Carbon dioxide sinks

  Yesterday,  whilst I was strolling in my city , I found some spiderwort species growing vigorously nearby and instantly This is what I saw:  epidermal cells and beautiful stomata amongst them. To my surprise, some (four?) subsidiary cells sorround the two guard cells that  make an stomata, a fact I did not know before…

The way I wish I had been taught.

Dear Foldscope community: In many occasions, since I have been using my foldscope microscope, I have had the opportunity to watch fresh water oligochaeta worms. They are very abundant in debris enriched waters and quite “huge” to be easily observed in detail.  When I was a University student, I don´t remember seeing them “in vivo”,-of…

A quick post to share some observations

Dear foldscope community: This is going to be a short post  due to such a busy time I am having. Just wanted to share with you a bit of the  hidden beauty  foldscope is allowing many of us to unveal. Isn't this a gorgeous adventure! A few days ago I was trying to image epidermal...

Microjewels.

                  Microscopic algae render my fascination every time I have  the chance to observe them .  Instantly,  I feel the need to pause for a while and to regard  admiringly not only their capability to transform inorganic matter (carbon dioxide, mostly) into organic molecules (glucose, for instance)…

Pollen grains as clues

          Every pollen image you can observe above  corresponds to a different plant species. Some have been  taken using foldscope low magnification lens, others by means of the high magnification one.  What is obvious is that you do not need to wonder about looking for several specimens (which, on the other...

A thorny issue urging a solution: biological control?

        This is Pennisetum setaceum, a grass  (Poaceae) known as purple fountain grass in many countries abroad. Where I live it is called "rabo de gato", which is to say "cat's tail", something easy to comprehend when seen as follows:        It has been introduced to many parts of the world...

Significant Biology learning

               As a Biology teacher, I am aware of how essential it is to find new methods and  strategies  in order to motivate students. I firmly believe this is the most important clue to improve educational systems achievements.  Foldscope illustrates this statement by demonstrating  its usage leads to real…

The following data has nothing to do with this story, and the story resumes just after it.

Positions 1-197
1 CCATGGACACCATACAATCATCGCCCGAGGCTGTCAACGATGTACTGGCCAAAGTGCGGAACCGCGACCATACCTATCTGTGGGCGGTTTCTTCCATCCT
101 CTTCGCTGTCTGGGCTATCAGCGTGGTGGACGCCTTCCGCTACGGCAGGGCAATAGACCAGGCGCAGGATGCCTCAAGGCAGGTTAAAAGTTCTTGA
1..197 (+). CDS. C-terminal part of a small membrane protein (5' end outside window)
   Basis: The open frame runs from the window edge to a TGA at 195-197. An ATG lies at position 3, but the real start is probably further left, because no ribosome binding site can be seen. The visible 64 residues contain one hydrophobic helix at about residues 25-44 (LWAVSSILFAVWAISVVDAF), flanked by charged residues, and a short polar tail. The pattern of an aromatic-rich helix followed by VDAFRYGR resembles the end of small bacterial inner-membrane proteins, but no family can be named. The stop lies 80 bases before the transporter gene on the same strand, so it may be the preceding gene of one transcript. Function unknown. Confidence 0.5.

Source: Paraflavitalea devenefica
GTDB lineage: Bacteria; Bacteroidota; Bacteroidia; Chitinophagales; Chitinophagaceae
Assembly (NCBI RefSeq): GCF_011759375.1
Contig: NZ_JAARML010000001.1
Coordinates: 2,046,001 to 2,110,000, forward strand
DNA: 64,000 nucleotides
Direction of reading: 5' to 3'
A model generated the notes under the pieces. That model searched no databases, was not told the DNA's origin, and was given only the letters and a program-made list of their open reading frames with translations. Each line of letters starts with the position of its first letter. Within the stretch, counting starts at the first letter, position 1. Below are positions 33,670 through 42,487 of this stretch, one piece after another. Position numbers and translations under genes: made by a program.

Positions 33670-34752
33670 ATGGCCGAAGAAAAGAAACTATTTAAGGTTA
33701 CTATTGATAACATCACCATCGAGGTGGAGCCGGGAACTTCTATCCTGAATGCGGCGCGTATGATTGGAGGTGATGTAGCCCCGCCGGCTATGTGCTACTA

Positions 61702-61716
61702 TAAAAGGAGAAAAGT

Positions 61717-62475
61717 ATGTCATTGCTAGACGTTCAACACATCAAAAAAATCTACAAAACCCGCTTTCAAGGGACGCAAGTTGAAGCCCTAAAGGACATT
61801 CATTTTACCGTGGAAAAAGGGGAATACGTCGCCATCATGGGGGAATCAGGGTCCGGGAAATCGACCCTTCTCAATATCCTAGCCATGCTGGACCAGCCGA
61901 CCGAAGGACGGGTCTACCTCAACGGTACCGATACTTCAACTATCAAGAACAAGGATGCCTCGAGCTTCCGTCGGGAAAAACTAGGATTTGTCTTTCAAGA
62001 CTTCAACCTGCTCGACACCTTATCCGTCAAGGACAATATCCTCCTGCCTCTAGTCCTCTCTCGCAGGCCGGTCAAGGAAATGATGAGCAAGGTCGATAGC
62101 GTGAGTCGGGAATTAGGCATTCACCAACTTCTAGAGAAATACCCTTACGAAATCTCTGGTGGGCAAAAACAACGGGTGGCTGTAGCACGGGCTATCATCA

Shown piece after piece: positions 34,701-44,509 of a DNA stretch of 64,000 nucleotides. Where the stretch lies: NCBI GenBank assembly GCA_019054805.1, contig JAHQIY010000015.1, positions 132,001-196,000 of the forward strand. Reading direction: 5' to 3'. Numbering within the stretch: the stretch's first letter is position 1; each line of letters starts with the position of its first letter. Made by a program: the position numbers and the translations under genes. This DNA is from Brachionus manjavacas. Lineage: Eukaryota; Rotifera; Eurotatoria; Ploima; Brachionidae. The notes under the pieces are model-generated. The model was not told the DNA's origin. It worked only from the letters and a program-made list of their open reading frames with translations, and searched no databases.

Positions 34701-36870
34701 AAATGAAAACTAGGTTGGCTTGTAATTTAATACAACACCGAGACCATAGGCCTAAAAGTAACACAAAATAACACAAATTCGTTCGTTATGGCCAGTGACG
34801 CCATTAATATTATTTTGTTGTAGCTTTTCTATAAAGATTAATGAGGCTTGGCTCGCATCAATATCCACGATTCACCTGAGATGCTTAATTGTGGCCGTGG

Epiphytic microorganisms on duckweed roots.

        I have been keeping a sample of common duckweed which I obtained from a freshwater fountain you can see in the next image. Whenever my duties allow me, I run and grab  my foldscope and inmensely enjoy watching the microcosmos under it. Refering to this plant (it is frequently mistaken as…

More on Rotifers….to be continued.

     Most rotifers are motile.  They swim by means of their corona cilia, as we have been able to see in former posts. Others are semisessile, attaching vía their foot and intermittently swimming or creeping, similarly to leeches locomotion. Nevertheless, some rotifers live in a secreted tube.  With this post I want to share with…

Teaching histology (plant tissue) using foldscope.

      As a Biology teacher, I do believe students do not only love but also need to learn by discovering Nature by themselves. Foldscope can make this  goal realistic. This is an example of what they did a few days ago. Students (11 th grade) were learning about plant tissues, especifically about epidermal…

Mosses or a world of wonders

              It is autumn and although not very rainy in the Canary Islands, we have been granted some rain these days. Mosses have awoken from a silent sleep. After exhibiting a brownish and dried complexion for months, they have switched into bright green patches glistening beautifully in the dull…

Hairs (setae) in action!

I found this worm in a fresh water sample and saw how it pulled in and out its blueish stiffened and short hairs. A climber in this microscopic universe. Cristina trim.D120BF5A-634B-4EF0-B3DF-4424F2129B2E

Animálculos que ruedan / Wheeled animalcules

Los rotíferos fueron observados,descritos y dibujados por el grandísimo microscopista holandés Leeuwenhoek, hace ya más de tres siglos. Los llamó animálculos que ruedan. Estas ilustraciones son un pequeño homenaje a él pues tener la fortuna de poder usar un foldscope puede hacernos revivir lo que debió sentir aquel pañero en una Europa que desconocía el…

Spirogyra’s beautiful chloroplasts

If I was given the chance to be an organelle, I would rather mute into a chloroplast, so magnificently coiled as the ones Spirogyra exhibits. It definitely must be amazing to make oxigen and organic compounds staring at the sun.     This is my very first attempt with foldscope, lacking high amplification lens and led light,…